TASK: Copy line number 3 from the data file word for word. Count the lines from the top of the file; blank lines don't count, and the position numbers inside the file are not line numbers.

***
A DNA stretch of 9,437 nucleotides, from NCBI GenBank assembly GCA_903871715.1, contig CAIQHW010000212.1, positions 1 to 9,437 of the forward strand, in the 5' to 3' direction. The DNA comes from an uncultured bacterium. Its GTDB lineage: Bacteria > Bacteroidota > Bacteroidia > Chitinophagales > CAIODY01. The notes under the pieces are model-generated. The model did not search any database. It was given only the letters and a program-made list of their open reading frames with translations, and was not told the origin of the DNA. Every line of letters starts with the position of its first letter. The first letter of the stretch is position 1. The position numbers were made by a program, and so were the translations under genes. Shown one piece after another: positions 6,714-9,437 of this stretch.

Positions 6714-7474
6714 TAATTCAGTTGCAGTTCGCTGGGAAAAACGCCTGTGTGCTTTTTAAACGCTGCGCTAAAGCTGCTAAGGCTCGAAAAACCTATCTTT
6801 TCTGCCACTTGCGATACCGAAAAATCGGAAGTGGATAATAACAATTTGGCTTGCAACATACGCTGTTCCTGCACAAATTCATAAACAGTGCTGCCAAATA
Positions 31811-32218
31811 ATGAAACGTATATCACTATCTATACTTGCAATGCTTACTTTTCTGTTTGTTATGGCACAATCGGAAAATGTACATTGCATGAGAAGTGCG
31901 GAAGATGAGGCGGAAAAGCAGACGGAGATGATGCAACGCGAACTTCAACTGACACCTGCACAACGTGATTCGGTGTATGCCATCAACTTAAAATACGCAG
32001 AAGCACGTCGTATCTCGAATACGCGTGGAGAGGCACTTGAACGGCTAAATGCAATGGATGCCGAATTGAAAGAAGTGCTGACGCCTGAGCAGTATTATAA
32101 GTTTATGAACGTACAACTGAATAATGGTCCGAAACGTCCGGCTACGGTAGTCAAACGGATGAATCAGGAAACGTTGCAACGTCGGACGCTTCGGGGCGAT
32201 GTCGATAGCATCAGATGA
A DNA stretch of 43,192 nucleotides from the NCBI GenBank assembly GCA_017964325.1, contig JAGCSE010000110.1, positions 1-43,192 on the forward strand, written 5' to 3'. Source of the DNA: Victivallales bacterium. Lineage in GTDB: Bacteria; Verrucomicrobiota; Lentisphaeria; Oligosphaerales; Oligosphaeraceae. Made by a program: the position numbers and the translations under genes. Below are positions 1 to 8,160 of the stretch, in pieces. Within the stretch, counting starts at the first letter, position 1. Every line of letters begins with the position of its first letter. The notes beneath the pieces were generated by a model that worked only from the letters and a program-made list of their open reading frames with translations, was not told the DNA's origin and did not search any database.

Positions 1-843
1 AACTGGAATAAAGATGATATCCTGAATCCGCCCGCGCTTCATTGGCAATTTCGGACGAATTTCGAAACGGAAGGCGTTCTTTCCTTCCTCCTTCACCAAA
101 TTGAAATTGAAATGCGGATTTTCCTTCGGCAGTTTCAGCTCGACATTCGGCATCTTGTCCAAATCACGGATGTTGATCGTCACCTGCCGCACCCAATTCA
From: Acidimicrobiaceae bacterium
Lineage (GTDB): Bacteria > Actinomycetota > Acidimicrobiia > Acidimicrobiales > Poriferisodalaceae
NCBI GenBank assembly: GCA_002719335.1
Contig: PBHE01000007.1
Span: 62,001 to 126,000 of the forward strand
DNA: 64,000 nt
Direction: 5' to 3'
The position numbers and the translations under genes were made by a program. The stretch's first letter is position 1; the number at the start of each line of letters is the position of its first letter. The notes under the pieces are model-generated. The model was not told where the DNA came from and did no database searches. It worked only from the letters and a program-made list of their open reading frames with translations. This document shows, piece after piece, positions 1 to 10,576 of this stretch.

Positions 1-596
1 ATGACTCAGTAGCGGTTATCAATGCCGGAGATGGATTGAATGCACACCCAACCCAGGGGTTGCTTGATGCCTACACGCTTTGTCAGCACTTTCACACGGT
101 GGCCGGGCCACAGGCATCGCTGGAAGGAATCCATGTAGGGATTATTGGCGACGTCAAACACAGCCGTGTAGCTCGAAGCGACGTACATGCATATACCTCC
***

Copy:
6714 TAATTCAGTTGCAGTTCGCTGGGAAAAACGCCTGTGTGCTTTTTAAACGCTGCGCTAAAGCTGCTAAGGCTCGAAAAACCTATCTTT